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PROJECTOR REVIEWS

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Steven Stone Posted: Jun 29, 2003 0 comments

A year ago, Texas Instruments' new HD2 chip for DLP projectors, with a native resolution of 1280x720, was little more than a promise. Today you can hardly walk into a home-theater dealer without being hit in the eye by a DLP projector based on the HD2. It's just too bad that most HD2-equipped projectors cost more than $12,000.

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Fred Manteghian Posted: Sep 26, 2005 0 comments

Too long have young men lusted for the thrill of the in-home big screen, only to be rebuked by the financial concerns of their astringent significant others. Thank ya' Jesus for dropping projector prices! Not so much that projector manufacturers figure out that they're not making any money and am-scray, but enough to keep enlarging the population of true believers. It's an exciting time for home theater aficionados and the InFocus ScreenPlay 7210 is here to save the day.

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Thomas J. Norton Posted: Jan 12, 2005 0 comments

As the first three-chip DLP projector to pass through my studio, the InFocus ScreenPlay 777 generated more than a little excitement. Apart from its futuristic, streamlined appearance, its size and weight—not to mention its price—immediately set it apart from the one-chip designs that have come to dominate the home-theater projection market.

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Geoffrey Morrison Posted: Jul 07, 2013 0 comments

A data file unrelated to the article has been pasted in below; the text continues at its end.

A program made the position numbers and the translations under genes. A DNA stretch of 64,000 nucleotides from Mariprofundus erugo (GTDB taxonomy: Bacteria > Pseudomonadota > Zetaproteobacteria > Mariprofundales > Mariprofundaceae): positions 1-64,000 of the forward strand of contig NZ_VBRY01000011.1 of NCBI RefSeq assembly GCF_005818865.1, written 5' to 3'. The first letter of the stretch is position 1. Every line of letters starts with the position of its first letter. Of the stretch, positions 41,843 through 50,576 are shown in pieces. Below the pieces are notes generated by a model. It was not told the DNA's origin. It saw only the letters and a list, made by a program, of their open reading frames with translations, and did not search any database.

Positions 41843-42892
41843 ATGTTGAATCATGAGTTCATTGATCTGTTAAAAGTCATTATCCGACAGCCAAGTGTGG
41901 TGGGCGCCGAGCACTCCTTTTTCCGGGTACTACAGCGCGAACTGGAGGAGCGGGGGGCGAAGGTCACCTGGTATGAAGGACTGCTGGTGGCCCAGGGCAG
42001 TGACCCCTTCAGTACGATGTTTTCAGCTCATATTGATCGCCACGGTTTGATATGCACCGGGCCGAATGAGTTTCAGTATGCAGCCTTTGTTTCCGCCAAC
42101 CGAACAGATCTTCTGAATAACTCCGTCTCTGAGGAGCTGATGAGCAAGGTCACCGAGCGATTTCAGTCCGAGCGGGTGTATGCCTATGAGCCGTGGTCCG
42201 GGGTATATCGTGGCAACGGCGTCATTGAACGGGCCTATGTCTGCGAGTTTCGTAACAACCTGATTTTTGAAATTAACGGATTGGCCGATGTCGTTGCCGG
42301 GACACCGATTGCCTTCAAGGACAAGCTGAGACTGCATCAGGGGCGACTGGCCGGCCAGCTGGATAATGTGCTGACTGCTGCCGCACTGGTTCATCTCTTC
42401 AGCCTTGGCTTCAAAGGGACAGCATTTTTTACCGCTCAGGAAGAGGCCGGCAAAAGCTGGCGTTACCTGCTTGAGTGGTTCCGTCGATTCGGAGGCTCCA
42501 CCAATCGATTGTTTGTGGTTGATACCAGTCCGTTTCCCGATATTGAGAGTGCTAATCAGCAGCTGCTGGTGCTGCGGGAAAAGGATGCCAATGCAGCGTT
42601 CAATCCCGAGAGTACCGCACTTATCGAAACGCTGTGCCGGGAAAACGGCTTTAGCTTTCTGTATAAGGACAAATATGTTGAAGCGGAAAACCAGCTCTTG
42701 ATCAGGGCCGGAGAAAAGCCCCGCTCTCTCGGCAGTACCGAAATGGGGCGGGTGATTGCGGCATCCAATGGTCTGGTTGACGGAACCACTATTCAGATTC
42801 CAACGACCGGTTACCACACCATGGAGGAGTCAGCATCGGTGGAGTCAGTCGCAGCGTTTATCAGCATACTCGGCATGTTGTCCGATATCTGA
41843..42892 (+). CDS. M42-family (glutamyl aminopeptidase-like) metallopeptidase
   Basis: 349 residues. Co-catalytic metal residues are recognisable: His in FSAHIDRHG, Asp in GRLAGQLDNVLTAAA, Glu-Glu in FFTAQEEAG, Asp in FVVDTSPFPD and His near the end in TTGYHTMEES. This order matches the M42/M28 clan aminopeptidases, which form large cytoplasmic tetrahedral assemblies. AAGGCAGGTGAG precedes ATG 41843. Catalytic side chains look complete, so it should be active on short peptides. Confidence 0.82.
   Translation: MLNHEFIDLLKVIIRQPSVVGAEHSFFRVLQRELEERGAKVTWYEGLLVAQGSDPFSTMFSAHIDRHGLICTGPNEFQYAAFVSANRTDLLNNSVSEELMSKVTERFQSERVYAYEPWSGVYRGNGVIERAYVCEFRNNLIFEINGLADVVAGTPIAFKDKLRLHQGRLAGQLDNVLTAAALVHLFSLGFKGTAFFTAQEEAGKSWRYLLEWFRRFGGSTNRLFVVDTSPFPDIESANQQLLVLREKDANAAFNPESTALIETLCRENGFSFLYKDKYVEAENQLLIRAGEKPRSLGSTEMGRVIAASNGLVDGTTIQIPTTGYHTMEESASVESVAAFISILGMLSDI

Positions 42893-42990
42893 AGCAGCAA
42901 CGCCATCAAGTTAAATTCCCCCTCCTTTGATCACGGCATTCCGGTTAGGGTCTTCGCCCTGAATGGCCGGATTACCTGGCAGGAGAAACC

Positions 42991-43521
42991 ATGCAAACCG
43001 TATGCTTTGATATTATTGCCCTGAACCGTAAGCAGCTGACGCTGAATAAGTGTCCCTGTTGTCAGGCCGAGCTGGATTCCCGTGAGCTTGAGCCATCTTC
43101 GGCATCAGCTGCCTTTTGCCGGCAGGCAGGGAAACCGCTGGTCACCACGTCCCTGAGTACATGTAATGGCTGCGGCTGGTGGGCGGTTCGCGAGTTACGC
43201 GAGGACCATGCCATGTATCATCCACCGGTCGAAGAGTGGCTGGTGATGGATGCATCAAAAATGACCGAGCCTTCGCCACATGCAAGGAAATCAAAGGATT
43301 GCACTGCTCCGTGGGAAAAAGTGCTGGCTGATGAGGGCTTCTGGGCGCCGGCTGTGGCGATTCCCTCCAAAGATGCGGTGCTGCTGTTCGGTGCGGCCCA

Even by the standards of pico projectors, this thing is tiny: an actual projector of images barely larger than a crabapple.

Battery powered and with an HDMI input, it's a mighty mini...

maybe.

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Peter Putman Posted: Feb 01, 2003 0 comments

When it comes to selling front projectors into the home-theater market, JVC has always gone its own way. When other manufacturers were jumping into Digital Light Processing (DLP) and high-temperature polysilicon LCD, JVC introduced the direct-drive image light amplifier (D-ILA)—basically, a liquid-crystal-on-silicon (LCoS) imaging device. When others were adopting short-arc metal-halide and vapor lamps, JVC opted for xenon arc lamps to improve white balance.

Filed under
Thomas J. Norton Posted: Mar 09, 2007 0 comments

In the past few months we've seen a revolution in the video projection business. A revolution no one expected. The prices of home theater front projectors have been dropping nearly as fast as flat panel displays.

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Shane Buettner Posted: Feb 16, 2007 0 comments
  • $6,300
  • 1920x1080 three-chip D-ILA
  • Key Connections: Dual HDMI inputs, one component inputs, one RS-232
Features We Like: Accepts 1080p/24 and 1080p/60 signals (displays at 60fps in either case), new imaging chips and improved light engine obtain deeper blacks and better contrast without a dynamic iris
Filed under
Shane Buettner Posted: Mar 02, 2008 Published: Apr 02, 2008 0 comments
The power of contrast.

In the quest for deeper blacks and ever better contrast-ratio specs, dynamic irises that close down and open up the projector's light output automatically depending on the program material are all the rage. But there's no free lunch here. While the best auto-iris designs deepen blacks and increase contrast and are invisible in operation, there are inevitable issues with the varying black levels and brightness compression involved in this sleight of hand.

Filed under
Thomas J. Norton Posted: May 12, 2008 0 comments
What can JVC do to top one of the best bargains in the 1920x1080 home-projector market, the widely praised DLA-HD1? Priced just a bit over $6000 at its introduction, the HD1 set a new bar for black levels from a home projector—make that from any video projector—and it had no obvious weaknesses in any other area.
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Thomas J. Norton Posted: May 18, 2009 0 comments
Price: $4,500 At A Glance: Excellent black level and shadow detail • • Bright, crisp image • Oversaturated color